As Yale students return from Thanksgiving break and enter the last weeks before finals, there is at least one thing for which almost all are grateful at one time or another — grade inflation.

Of course, occasionally welcoming an academic “get out of jail free” card does not necessarily mean that one condones the fundamental nature of grade inflation, but it at least implies that the system is appreciated, if perhaps exploited.

The arguments against grade inflation are simple and oft-repeated, especially by those who passed through colleges when the standards were not quite so lax. Easing standards and raising grades across the board diminishes the credibility of standardized evaluations and complicates selection processes for those drawing from the pool of college graduates.

Employers and graduate school admissions officers are likely to deflate tacitly grades from places like Yale, which causes concern among many students. They wonder if their grades are being deflated too much or if taking classes with deflationary professors will cause their grades to be doubly deflated.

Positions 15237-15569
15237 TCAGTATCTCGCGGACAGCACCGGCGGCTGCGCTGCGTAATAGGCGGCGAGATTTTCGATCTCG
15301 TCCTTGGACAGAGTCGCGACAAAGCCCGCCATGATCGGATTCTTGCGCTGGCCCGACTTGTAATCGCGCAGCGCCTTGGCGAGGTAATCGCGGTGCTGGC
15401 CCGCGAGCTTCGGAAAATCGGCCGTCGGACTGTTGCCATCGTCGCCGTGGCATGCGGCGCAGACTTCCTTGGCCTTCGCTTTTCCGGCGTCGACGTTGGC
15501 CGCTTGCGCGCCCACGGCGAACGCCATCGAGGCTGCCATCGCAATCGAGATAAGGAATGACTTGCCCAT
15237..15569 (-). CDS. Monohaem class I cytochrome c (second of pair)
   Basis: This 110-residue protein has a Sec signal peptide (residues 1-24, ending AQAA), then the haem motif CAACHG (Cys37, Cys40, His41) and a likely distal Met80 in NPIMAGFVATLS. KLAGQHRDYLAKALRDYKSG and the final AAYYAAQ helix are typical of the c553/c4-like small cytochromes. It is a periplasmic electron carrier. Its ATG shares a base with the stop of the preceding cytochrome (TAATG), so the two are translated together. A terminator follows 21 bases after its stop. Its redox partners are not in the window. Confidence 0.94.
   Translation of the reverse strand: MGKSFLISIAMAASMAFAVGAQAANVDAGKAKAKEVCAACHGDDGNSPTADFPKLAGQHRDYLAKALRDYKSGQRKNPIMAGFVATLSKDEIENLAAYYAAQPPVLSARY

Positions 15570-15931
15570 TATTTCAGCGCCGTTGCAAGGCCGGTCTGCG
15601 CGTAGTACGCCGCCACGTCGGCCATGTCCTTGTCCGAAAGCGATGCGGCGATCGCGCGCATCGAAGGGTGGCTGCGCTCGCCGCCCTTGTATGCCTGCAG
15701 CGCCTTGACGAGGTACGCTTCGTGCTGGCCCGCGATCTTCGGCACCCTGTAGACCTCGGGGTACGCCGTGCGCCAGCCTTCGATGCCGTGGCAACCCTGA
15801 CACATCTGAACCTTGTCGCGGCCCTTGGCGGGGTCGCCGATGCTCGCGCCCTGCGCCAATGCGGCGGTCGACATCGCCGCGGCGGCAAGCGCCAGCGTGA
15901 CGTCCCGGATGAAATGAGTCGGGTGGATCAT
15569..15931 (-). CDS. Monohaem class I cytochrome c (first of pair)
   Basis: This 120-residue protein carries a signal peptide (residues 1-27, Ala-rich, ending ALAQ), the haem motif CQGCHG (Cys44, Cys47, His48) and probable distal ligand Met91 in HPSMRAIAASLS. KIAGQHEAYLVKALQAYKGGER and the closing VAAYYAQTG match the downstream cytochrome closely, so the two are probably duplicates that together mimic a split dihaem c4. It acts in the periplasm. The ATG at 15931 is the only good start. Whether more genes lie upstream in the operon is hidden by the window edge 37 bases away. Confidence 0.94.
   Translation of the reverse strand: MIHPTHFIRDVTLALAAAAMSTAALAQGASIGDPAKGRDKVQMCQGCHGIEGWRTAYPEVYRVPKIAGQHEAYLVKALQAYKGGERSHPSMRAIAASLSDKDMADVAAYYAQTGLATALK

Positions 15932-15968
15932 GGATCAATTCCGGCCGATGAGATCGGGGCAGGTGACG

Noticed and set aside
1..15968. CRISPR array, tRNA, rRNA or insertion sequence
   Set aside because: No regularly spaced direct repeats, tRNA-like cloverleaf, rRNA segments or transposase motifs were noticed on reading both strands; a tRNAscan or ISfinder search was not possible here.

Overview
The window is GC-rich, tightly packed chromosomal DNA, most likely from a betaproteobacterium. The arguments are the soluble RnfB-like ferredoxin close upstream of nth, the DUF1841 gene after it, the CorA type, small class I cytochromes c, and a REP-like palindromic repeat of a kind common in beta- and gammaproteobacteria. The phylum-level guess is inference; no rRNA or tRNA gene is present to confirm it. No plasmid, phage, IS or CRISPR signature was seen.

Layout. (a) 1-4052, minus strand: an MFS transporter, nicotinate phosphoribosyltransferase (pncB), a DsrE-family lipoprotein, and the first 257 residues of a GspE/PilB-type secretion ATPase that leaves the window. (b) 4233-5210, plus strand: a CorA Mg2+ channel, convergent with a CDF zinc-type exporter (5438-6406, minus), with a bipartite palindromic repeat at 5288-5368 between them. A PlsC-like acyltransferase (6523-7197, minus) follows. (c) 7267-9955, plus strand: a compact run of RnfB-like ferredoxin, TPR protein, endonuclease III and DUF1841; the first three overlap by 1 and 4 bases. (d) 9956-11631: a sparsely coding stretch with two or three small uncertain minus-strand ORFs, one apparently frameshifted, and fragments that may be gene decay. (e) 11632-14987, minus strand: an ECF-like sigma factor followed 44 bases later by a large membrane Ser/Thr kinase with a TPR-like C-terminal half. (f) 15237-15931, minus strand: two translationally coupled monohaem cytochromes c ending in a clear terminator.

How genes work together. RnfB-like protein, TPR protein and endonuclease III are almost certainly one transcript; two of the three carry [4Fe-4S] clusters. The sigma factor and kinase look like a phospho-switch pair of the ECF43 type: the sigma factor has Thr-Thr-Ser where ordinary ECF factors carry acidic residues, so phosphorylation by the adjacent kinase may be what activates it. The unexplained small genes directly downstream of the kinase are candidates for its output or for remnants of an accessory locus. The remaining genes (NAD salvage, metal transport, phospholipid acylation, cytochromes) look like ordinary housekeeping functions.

At Harvard, officials have claimed that grade inflation is due, in large measure, to the exceptional work done by students in Cambridge. Students must achieve a minimum threshold grade point average in order to receive distinction at graduation, and not surprisingly, 91 percent of Cantabs reportedly receive some sort of honor.

At Dartmouth College, administrators have viewed the issue of grade inflation with more concern, changing transcripts to include both an official course grade and the average grade received by students in the course.

The missing variable in the discussion is not whether grade inflation exists at Yale — a simple chat with friends will confirm that it does — but rather to what degree it actually occurs. Under the University’s current policies for releasing academic statistics, it is impossible for undergraduates to obtain the data necessary to answer that question.

While GPAs do not appear on student transcripts, University officials must still make quantitative comparisons between students to determine recipients of honors at graduation. And because Yale fixes the percentages of the student body that receive different distinctions at graduation — 5 percent receive summa cum laude honors each year, for instance — knowing the average GPA for each level of distinction would serve as a barometer for how much grades were inflated.

The University should take measures, perhaps resembling something like the policies enacted at Dartmouth, to make information about grades more transparent and widely available to students and faculty. Only then will students and faculty be armed with the information necessary to carry on a constructive discussion about the status of grade inflation at Yale.